World’s Largest Solar Plant Catches Fire

A misaligned mirror at Ivanpah ignites a small inferno
At the Ivanpah solar farm, 347,000 software-controlled mirrors that track the sun's movement throughout the day. They direct light toward one of three towers, where a water boiler creates steam that powers a generator. Ethan Miller/ Getty Images

The Ivanpah Solar Electric Generating System in the Mojave Desert, has been betrayed by its mirrors. This week, the world’s largest solar power plant experienced a small fire, which left the plant operating at a third of its capacity.

Ivanpah’s impressive array of mirrors focuses the light from the sun onto boilers, which makes steam and drives turbines. This is the way many solar-concentrating power plants work.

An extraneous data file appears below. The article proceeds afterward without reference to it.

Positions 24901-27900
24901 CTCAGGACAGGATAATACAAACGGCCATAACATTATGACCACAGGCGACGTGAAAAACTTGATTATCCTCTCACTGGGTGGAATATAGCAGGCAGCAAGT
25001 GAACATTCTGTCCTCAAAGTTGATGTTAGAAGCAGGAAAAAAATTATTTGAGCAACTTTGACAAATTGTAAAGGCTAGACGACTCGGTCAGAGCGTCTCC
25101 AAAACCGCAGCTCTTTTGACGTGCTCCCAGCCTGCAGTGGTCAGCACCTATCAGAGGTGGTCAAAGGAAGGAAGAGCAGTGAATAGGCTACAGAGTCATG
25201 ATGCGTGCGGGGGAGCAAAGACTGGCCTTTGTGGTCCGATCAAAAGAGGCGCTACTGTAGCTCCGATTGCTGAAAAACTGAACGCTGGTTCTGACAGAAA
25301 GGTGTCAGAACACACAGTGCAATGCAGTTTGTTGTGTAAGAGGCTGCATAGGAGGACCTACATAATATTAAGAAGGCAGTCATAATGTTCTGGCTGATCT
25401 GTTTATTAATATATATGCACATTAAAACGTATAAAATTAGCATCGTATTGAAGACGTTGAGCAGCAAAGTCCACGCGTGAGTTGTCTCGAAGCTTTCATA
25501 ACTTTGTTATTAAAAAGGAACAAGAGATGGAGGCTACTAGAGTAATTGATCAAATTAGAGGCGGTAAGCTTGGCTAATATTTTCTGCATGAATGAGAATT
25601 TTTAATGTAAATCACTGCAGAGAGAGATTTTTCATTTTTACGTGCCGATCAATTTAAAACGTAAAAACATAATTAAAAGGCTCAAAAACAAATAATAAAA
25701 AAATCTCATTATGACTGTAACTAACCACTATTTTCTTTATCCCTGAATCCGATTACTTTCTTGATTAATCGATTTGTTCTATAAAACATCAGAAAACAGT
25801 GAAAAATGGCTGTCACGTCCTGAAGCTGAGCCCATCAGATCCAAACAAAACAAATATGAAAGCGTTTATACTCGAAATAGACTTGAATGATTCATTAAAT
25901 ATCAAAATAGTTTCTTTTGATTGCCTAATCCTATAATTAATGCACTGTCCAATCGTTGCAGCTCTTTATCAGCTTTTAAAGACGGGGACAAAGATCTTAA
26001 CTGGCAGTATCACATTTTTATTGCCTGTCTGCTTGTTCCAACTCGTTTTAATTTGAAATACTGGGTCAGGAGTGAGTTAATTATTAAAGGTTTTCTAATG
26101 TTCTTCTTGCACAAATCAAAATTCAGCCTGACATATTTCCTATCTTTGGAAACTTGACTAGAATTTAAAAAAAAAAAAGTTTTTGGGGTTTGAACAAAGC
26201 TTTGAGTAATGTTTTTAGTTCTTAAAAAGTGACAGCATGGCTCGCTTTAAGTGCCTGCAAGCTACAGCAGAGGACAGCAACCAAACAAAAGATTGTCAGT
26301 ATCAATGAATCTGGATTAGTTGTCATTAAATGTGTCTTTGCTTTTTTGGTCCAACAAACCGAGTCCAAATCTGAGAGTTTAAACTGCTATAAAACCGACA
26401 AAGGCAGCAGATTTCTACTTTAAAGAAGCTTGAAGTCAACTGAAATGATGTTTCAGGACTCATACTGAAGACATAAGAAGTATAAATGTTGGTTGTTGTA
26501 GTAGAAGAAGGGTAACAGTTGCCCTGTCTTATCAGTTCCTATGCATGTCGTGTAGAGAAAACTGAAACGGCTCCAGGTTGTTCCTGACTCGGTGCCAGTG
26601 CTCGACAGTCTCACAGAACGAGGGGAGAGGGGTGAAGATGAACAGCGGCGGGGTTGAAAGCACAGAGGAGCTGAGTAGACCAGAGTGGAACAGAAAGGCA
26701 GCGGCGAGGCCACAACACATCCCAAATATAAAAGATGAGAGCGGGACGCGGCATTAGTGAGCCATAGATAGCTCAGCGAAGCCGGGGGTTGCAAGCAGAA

But, as the Associated Press reports in this unfortunate case, some of Ivanpah’s mirrors were misaligned. That means that the sunbeams were concentrated and focused on the wrong spot, causing electrical cables to catch fire.

Workers and firefighters were reportedly able to put out the blaze in about 20 minutes, but it left the plant with melted and scorched implements. It’s unclear when it will be back and running at full speed, and whether this will impact the electricity supply for California.